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Culture Of Iceland
The CULTURE OF ICELAND is rich and varied as well as being known for its literary heritage which began in the 12th century. Other Icelandic traditional arts include weaving , silversmithing , and wood carving . The Reykjavík
Reykjavík
area has several professional theatres, a symphony orchestra, an opera, and a large number of art galleries, bookstores, cinemas, and museums. There are also four active folk dance ensembles in Iceland. Iceland's literacy rate is among the highest in the world, and a love of literature , art , chess , and other intellectual pursuits is widespread. Iceland
Iceland
is the size of Ohio. CONTENTS* 1 Arts * 1.1 Architecture * 1.2 Literature * 1.3 Painting and sculpture * 2 Attitudes and customs * 3 Cuisine * 4 Education * 5 Entertainment * 5.1 Technology * 6 Icelandic people * 7 Language * 8 Leisure * 9 Music * 10 Religion * 11 Tourism * 12 Transport * 13 See also * 14 References ARTSThe people of Iceland
Iceland
are famous for their prose and poetry , in particular the sagas and eddas . ARCHITECTURE Main article: Architecture of Iceland Icelandic architecture draws from Scandinavia
Scandinavia
, and traditionally, was influenced by the lack of native trees on the island. As a result, grass and turf -covered houses were developed
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Weaving
WEAVING is a method of textile production in which two distinct sets of yarns or threads are interlaced at right angles to form a fabric or cloth . Other methods are knitting , felting , and braiding or plaiting . The longitudinal threads are called the warp and the lateral threads are the weft or filling. (_Weft_ or _woof_ is an old English word meaning "that which is woven". ) The method in which these threads are inter woven affects the characteristics of the cloth. Cloth is usually woven on a loom , a device that holds the warp threads in place while filling threads are woven through them. A fabric band which meets this definition of cloth (warp threads with a weft thread winding between) can also be made using other methods, including tablet weaving , back-strap, or other techniques without looms. The way the warp and filling threads interlace with each other is called the weave. The majority of woven products are created with one of three basic weaves: plain weave , satin weave , or twill . Woven cloth can be plain (in one colour or a simple pattern), or can be woven in decorative or artistic design
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Silversmithing
A SILVERSMITH is a craftsman who crafts objects from silver . The terms "silversmith" and "goldsmith " are not exactly synonyms as the techniques, training, history, and guilds are or were largely the same but the end product may vary greatly as may the scale of objects created. However most goldsmiths have also worked in silver although the reverse may not be the case. Silversmithing is the art of turning silver sheet metal into hollow ware (dishes , bowls , porringers , cups , candlesticks , vases , ewers , urns , etc.), flatware (silverware), and other articles of household silver , church plate or sculpture. It may also include the making of jewelry . CONTENTS * 1 History * 2 Tools, materials and techniques * 3 Related and overlapping trades * 4 Canadian observations * 5 Notable and historical silversmiths * 6 References * 7 External links HISTORY Paul Revere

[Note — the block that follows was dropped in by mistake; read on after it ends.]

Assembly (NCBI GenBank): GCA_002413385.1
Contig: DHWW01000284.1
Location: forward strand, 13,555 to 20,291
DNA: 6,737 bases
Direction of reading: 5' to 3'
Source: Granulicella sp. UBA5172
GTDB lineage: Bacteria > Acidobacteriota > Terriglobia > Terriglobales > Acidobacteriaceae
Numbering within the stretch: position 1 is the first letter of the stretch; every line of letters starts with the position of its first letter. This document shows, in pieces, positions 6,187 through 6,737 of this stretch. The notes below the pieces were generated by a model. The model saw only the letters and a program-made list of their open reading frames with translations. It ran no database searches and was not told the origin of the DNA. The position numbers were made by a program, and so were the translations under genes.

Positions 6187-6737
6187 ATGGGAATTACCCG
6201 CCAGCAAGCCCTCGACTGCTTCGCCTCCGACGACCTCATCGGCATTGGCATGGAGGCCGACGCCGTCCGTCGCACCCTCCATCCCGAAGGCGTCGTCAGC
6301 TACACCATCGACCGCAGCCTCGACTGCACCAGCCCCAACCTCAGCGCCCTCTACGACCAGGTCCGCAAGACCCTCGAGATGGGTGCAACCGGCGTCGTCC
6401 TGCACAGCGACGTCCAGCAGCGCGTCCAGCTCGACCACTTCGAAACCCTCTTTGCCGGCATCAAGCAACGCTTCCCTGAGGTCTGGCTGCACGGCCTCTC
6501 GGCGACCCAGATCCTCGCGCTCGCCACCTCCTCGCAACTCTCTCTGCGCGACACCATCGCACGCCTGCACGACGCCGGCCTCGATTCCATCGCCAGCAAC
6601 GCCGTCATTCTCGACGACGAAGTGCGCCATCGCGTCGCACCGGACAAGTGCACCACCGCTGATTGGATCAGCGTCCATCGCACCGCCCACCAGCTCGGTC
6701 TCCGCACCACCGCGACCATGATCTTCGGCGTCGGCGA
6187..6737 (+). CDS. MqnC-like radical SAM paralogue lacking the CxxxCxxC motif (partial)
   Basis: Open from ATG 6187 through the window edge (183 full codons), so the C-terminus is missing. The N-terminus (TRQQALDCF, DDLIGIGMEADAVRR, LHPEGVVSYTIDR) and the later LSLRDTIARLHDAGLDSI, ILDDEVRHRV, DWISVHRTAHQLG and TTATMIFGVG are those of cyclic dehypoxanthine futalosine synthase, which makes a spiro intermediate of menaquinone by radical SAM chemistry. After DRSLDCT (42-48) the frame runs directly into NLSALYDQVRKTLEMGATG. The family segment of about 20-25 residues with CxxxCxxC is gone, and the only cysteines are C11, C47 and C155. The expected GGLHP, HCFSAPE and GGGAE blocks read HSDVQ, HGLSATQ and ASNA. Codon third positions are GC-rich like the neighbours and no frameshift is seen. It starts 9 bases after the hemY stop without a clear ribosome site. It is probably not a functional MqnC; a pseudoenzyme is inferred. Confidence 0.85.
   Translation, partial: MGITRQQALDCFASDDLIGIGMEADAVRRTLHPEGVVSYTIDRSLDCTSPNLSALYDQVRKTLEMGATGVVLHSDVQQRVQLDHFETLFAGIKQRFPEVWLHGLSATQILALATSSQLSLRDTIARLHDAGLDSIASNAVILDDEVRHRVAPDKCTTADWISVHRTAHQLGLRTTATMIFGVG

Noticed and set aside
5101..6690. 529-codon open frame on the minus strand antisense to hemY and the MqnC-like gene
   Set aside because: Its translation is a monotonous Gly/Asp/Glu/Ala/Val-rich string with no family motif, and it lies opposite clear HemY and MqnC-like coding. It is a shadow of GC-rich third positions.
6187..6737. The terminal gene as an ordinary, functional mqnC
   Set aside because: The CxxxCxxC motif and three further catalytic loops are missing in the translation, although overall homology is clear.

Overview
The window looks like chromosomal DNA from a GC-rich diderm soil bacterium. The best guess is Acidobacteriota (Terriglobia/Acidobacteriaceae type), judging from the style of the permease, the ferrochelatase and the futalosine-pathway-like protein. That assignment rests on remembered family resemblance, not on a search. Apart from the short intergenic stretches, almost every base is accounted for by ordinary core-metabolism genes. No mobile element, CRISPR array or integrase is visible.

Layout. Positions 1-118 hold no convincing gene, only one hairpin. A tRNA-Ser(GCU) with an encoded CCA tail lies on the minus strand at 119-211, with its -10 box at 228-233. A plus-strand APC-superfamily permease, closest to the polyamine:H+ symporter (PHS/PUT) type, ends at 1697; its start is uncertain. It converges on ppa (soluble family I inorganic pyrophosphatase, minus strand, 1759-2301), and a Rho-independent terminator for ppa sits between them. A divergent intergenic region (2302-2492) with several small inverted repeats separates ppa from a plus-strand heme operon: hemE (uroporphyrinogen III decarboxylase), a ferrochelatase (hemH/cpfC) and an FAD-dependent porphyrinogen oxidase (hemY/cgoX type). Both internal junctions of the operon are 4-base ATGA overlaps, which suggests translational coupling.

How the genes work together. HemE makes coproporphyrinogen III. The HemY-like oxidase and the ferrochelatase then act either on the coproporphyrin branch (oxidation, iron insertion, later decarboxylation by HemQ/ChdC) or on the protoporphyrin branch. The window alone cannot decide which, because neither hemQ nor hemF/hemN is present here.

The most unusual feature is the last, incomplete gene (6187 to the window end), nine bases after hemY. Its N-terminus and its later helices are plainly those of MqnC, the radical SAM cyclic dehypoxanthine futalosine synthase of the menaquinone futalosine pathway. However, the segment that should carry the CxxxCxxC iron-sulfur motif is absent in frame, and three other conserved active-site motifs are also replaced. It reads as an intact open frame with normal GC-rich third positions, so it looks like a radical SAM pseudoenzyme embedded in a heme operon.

Paul Revere
with a silver teapot and some of his engraving tools. In the ancient Near East the value of silver to gold being less, allowed a silversmith to produce objects and store these as stock. Ogden states that according to an edict written by Diocletian in 301 A.D., a silversmith was able to charge 75, 100, 150, 200, 250, or 300 denarii for material produce (per Roman pound). At that time, guilds of silversmiths formed to arbitrate disputes, protect its members welfare and educate the public of the trade
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Wood Carving
WOOD CARVING is a form of woodworking by means of a cutting tool (knife) in one hand or a chisel by two hands or with one hand on a chisel and one hand on a mallet, resulting in a wooden figure or figurine , or in the sculptural ornamentation of a wooden object. The phrase may also refer to the finished product, from individual sculptures to hand-worked mouldings composing part of a tracery . The making of sculpture in wood has been extremely widely practiced , but survives much less well than the other main materials such as stone and bronze , as it is vulnerable to decay, insect damage, and fire. It therefore forms an important hidden element in the art history of many cultures. Outdoor wood sculptures do not last long in most parts of the world, so it is still unknown how the totem pole tradition developed. Many of the most important sculptures of China and Japan in particular are in wood, and so are the great majority of African sculpture and that of Oceania
Oceania
and other regions. Wood
Wood
is light and can take very fine detail so it is highly suitable for masks and other sculpture intended to be worn or carried. It is also much easier to work on than stone
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Reykjavík
REYKJAVíK (/ˈreɪkjəvɪk, -viːk/ RAYK-yə-vik , RAYK-yə-veek ; Icelandic: ( listen )) is the capital and largest city of Iceland . It has a latitude of 64°08' N, making it the world\'s northernmost capital of a sovereign state, and is a popular tourist destination. It is located in southwestern Iceland, on the southern shore of Faxa Bay . With a population of around 123 300 (and over 216 940 in the Capital Region ), it is the heart of Iceland's cultural , economic and governmental activity. Reykjavík
Reykjavík
is believed to be the location of the first permanent settlement in Iceland, which, according to Ingólfur Arnarson , was established in AD 874. Until the 19th century, there was no urban development in the city location. The city was founded in 1786 as an official trading town and grew steadily over the next decades, as it transformed into a regional and later national centre of commerce , population, and governmental activities. It is among the cleanest, greenest, and safest cities in the world
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List Of Countries By Literacy Rate